President Biden’s To-Do List

No incumbent president will have a harder job than to fix the monstrous mess left by the current administration as it heads for the exits in January. Beyond instilling confidence in government again, the new administration will have to repair the deliberate attempts to destroy our union and do so in a way that protects the republic from ever having to go through this national trauma again. As someone who dedicated her entire working life to protecting our environment and the rights of working people, I have some suggestions which may start the healing process.

President Biden’s first act must be an executive order which offers official recognition of the sacrifices made by people who lost their government jobs simply because they were doing their jobs, which basically means protecting and defending our Constitution. Certainly, an official apology won’t replace all the personal suffering endured by those who bravely came forward to complain about all the illegality by this administration, but it will help the healing process for the country. These brave souls must be granted restitution and re-instatement wherever possible.

If you do the math, you will find that many former government employees with hundreds of thousands of hours of acquired expertise in their chosen fields walked out the door – or were escorted out of offices, for simply doing their jobs. When a government employee with that many years of experience leaves, their contacts and relationships with others in the private and public sectors goes out the door with them because people in government form professional relationships built on trust and competence. Remove them, and an agency has to start all over again from scratch rebuilding those relationships before work can be recommenced.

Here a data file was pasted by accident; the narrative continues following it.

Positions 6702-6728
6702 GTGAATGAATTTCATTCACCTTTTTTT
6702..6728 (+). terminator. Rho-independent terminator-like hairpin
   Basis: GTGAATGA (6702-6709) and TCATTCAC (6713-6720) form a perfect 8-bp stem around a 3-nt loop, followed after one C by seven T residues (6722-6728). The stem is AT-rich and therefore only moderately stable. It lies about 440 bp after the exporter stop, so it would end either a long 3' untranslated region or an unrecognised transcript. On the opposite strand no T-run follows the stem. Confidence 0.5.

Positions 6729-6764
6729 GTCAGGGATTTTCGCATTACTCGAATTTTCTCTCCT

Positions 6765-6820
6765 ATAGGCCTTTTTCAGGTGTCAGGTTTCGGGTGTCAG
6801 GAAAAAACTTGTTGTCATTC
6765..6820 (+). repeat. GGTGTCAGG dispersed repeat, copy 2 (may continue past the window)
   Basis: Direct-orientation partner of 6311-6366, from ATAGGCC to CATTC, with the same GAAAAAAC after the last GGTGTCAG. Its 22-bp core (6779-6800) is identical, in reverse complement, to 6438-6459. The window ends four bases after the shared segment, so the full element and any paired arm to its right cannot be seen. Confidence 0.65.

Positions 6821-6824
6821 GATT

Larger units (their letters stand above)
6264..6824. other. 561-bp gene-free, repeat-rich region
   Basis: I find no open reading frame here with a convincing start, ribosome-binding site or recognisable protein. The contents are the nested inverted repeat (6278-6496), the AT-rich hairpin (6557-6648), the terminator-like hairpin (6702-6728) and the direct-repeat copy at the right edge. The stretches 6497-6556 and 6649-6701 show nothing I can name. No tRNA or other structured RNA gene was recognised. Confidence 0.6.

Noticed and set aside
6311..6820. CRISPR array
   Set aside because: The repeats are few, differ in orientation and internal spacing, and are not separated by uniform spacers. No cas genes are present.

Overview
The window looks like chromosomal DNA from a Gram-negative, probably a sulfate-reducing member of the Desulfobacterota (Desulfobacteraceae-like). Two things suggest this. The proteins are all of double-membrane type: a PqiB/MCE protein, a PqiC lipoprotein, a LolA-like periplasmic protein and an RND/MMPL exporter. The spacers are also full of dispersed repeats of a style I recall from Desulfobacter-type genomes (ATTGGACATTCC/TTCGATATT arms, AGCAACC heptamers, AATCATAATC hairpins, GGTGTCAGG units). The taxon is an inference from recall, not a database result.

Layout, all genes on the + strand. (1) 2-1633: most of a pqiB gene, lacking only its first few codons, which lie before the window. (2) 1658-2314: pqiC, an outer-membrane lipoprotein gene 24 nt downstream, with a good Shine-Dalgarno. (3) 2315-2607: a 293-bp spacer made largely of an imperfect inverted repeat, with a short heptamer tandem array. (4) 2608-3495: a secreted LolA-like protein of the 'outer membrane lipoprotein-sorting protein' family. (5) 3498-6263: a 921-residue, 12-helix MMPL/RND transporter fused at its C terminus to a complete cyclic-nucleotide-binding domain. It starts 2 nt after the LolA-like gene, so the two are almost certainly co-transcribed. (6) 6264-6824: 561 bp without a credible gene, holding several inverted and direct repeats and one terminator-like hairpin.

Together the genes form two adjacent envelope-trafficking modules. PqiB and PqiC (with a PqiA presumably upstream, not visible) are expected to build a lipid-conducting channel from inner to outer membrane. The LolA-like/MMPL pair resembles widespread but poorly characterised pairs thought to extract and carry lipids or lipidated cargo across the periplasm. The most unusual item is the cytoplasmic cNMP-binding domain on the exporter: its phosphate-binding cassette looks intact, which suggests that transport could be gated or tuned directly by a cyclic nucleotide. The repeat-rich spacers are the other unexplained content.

Laws must be written and passed to strengthen the job security of former whistleblowers and those that pointed out flaws in our system of government as they identified anyone who tried to subvert effective governance or the law and to provide protections against their deliberate removal as a way to silence them.

One of the abiding problems of our system of government is that there is no redress for removal of someone from higher office for incompetence. A law should be crafted to prevent this kind of perversion of power in the future. Certainly, the Constitution provides for removal from office, but those laws did not assume the level of sheer intentional corruption by this administration. The post-Watergate era created the means for some reforms, but they clearly did not go far enough.

Ethics also took a direct hit during this administration. Ethics in government laws need a total overhaul to ensure that those who work for the government in the future obey the law and act in a professional, ethical manner. Penalties should reflect the fact that any damage to our reputation as a nation of laws is a serious offense. Government cannot work effectively if no one trusts those in charge with making correct decisions that affect us all.

Every Federal agency must create a panel that will advise the administration as to the individuals who engaged in illegal or criminal acts while in office and to prosecute them to the fullest extent of the law.

Attempts at “burrowing” into agency positions by those in the former administration must be halted. This is the act of tailoring a permanent job in the government for a former employee. Enabling a demented president into carrying out unspeakable acts of murder against our citizens, whether it was by ignorance or incompetent managing of the pandemic or the killing of American soldiers for bounties should never be rewarded with a lifetime pension.

If folks truly want to “drain the swamp” and get rid of the pervasive and negative influence of money in politics, a law which forbids those in government from obtaining jobs as “consultants” or “lobbyists” for a period of at least five years would fix this problem almost immediately.

Finally, no one in the current administration should be entitled to a government pension or other remuneration for their once-held position. They do not deserve one. All of the current Cabinet members are multimillionaires, so they won’t miss the money anyway.

About the Author
Rachel Grenadier was an olah from the Commonwealth of Virginia in 2003 who returned to the United States in 2015. She really wanted to stay in Israel, but decided that having family members nearby was better for her health than a bunch of devoted, but crazed, Israeli friends who kept telling her hummous would cure her terminal heart condition. She has her B.A. and M.A. from George Mason University in Virginia and is the author of two books: the autobiographical "Israeli Men and Other Disasters" and "Kishon: The Story of Israel's Naval Commandoes and their Fight for Justice". She is now living in Virginia with her three Israeli psychologically-challenged cats and yet, denies being a "hoarder".
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